Evernote is a nice little app that I have mentioned a couple of times before. It’s a note taking and organising tool, which exists in three main forms: a website, a desktop application for your computer, and an iPhone app.
This approach is becoming increasingly important for any service I use on a regular basis. It needs to be present in a usable form wherever I am and be accessible offline as well as off. It’s one of the reasons that Dropbox has become so invaluable too.
Evernote let you create pages on notes, using text, images, video or audio and to embed documents and even web pages as well. Notes can be collected into notebooks, enabling you to bundle things on similar topics together, and notebooks can even be published publicly, turning Evernote into a simple CMS.
For example, my default notebook, where note are stored if I don’t specificy another one, is simple ‘Stuff to sort’ and notes don’t stay in there for long. I have a notebook for blog posts ideas, one for reports and documents to read, and another for project ideas.
I’ve recently started using it in another way – which I wouldn’t have really thought of before I found myself doing it! When I am at events, I pick up loads of business cards from people. Before, I would take them home in a big pile, then after a while I would go through them, trying to figure out who people are etc. Now, I photograph them on my iphone as soon as I get them, and send them into Evernote. I can then add notes to them, such as who they are, what they are interested in, where I met them etc all in one place. These all get synced up to a ‘business cards’ notebook so I can find them easily and it acts as a simple CRM.
I’m not the only fan of Evernote at Learning Pool – my good friend John Roughley uses it regularly too – here’s his take:
I found Evernote by chance when looking for a way to collect and organize the sheer amount of technical information I come across on a daily basis. I needed an easy way to collect text, images, and web pages. I looked at various options but found that Evernote offered the flexibility I needed. For me, one of the big advantages was the ability to tag information, making it easy to search for.
So what do I collect? In a word everything! Well, everything that is of use to me in my job at Learning Pool. This mainly consists of information from moodle.org, capturing text, sometimes long pieces or short posts on the forum. Anything that I think might be useful, it’s much easier than bookmarking every page that might (or might not) be useful in the future. Plus you only capture what you need. Images are easily captured with a right-click, then tagged in the same way as you would with anything else.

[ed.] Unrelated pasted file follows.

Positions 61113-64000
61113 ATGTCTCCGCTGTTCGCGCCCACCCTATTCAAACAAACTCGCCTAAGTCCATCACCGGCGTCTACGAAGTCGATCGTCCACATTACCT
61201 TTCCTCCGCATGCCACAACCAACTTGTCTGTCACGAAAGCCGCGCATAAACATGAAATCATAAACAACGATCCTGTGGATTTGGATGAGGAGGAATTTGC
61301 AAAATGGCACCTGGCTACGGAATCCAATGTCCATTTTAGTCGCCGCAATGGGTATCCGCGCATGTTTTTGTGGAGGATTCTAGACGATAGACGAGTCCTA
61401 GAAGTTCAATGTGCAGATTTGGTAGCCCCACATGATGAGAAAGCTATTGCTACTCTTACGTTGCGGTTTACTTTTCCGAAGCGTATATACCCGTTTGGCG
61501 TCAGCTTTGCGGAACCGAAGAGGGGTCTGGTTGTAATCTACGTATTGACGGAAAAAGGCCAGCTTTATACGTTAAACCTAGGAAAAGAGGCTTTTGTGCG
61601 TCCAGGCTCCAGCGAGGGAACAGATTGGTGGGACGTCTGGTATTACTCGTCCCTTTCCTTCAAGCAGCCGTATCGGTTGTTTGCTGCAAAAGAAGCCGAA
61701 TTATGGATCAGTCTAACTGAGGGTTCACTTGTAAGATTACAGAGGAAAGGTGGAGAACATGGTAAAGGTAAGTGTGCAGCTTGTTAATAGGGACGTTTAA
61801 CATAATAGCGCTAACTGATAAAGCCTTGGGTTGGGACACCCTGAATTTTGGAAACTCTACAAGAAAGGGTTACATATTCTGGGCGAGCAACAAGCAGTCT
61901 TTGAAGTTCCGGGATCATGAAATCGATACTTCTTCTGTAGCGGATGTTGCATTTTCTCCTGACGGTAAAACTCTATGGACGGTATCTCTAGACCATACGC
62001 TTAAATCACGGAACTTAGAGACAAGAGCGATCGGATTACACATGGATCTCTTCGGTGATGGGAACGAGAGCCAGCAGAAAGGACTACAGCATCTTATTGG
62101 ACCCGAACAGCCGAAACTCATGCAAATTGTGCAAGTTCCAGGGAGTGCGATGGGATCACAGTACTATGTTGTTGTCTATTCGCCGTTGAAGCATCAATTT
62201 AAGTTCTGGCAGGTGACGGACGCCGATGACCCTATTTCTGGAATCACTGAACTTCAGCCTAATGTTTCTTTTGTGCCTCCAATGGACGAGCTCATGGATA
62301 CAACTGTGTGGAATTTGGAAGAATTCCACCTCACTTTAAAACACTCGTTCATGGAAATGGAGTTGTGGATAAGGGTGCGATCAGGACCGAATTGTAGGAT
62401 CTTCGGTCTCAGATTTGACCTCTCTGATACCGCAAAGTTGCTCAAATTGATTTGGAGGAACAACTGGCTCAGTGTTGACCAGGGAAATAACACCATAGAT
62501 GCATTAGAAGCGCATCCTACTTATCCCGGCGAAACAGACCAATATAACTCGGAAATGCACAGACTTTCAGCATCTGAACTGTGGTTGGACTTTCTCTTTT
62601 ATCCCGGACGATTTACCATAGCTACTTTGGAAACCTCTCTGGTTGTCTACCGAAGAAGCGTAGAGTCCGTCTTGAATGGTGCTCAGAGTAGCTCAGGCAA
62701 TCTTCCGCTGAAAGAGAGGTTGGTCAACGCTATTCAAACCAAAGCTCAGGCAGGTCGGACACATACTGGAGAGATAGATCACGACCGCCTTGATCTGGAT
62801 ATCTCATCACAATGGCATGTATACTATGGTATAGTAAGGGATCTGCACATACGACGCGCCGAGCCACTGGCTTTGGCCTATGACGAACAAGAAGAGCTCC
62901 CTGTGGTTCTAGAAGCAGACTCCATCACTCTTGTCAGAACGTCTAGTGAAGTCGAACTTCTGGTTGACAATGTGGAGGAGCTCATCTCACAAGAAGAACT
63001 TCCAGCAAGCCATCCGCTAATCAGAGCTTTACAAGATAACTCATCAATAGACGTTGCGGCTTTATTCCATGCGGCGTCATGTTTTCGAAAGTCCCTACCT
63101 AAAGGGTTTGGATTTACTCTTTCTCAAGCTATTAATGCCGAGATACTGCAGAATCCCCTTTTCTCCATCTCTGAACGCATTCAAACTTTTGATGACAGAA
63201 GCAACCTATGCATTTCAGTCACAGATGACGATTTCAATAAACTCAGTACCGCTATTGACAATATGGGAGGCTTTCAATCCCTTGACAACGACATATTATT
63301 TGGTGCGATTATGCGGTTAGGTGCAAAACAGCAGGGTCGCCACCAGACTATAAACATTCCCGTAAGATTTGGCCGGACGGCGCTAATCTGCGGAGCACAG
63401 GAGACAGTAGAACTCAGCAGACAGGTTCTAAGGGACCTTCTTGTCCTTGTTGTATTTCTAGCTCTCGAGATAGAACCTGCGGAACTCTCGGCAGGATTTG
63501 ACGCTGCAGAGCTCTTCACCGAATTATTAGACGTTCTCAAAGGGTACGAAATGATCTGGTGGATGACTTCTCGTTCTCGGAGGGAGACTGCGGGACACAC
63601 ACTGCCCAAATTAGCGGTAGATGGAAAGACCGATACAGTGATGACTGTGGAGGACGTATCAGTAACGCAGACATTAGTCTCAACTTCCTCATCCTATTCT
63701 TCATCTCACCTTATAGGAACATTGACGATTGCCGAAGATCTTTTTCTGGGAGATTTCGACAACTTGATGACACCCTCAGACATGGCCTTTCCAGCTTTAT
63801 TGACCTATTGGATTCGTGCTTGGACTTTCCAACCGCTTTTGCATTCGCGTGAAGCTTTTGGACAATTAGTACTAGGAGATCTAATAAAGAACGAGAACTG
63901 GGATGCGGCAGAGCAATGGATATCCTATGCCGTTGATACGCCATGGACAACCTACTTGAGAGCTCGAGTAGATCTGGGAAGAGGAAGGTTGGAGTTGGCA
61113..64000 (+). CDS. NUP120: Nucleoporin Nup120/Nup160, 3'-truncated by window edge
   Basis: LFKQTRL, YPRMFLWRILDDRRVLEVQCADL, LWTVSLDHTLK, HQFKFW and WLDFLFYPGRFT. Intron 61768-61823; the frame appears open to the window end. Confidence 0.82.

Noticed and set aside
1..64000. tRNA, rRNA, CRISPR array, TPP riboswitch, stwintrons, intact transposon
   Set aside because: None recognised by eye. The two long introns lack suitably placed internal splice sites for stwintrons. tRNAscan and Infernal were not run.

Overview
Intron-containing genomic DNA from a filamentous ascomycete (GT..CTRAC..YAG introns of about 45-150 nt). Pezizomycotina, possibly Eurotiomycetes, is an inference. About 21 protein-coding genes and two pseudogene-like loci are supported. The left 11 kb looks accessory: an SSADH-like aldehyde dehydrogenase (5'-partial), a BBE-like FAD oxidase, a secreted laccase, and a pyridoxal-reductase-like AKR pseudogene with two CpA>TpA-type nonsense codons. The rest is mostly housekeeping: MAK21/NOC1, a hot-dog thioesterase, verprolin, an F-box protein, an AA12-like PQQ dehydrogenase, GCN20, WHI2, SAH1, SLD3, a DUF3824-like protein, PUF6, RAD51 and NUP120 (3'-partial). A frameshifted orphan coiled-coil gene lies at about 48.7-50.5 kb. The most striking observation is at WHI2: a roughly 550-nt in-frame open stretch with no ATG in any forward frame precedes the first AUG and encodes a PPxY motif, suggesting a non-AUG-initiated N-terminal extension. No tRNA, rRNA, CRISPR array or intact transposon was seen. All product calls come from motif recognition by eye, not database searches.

Gathering all this information is great, but is of no use if you can’t share it with anyone. Another cool feature is that you can share the information with anyone, by simply entering their email address. They can then view the information through a web browser.
So there you have it. Evernote is dead handy.
Do you use Evernote in an interesting way you could share? Or do you use a different app? Would be great to know about it if so!
7 thoughts on “Organising yourself with Evernote”
I’ve taken to using Microsoft’s OneNote 2010 beta for note taking recently, and I like it, although I had not realised Evernote stretches as far as it does (Android App etc) I’ll be taking another look at it – thanks 🙂
Dave. I pretty much use Evernote exclusively for any notes or thoughts. Also, having tried many GTD systems (and failing to find one that ‘fits’) I now use Evernote by using the saved searches for a personal GTD system (hacked version of this: http://ruudhein.com/evernote-gtd)
Would really like some export feature that allows me to say, tag a note and it zooms off to another app, twitter, google apps etc)
Also, the iphone app is not the best. I’d like to see an overhaul of it and make it quicker and more intuitive. Whaddya think?
I’m Josh from Springpad (http://springpadit.com). We offer a free application to help you save everything you want to remember, online and on your phone. Where we differentiate ourselves from Evernote is that we automatically categorize the things that people typically want to save: recipes, restaurants, products, wine, etc. We enhance what you save with reviews, directions, coupons, price comparisons and other handy bits of information to save you time and money. For example, save a restaurant and we’ll give you links to Yelp, Zagats, CitySearch, and Open Table, along with Google Maps. Our iPhone app also has a barcode scanner to save items while on the go and the built in GPS enables you to save local businesses that you don’t want to forget (you can also save notes and photos). Here’s a great review of how we stack up: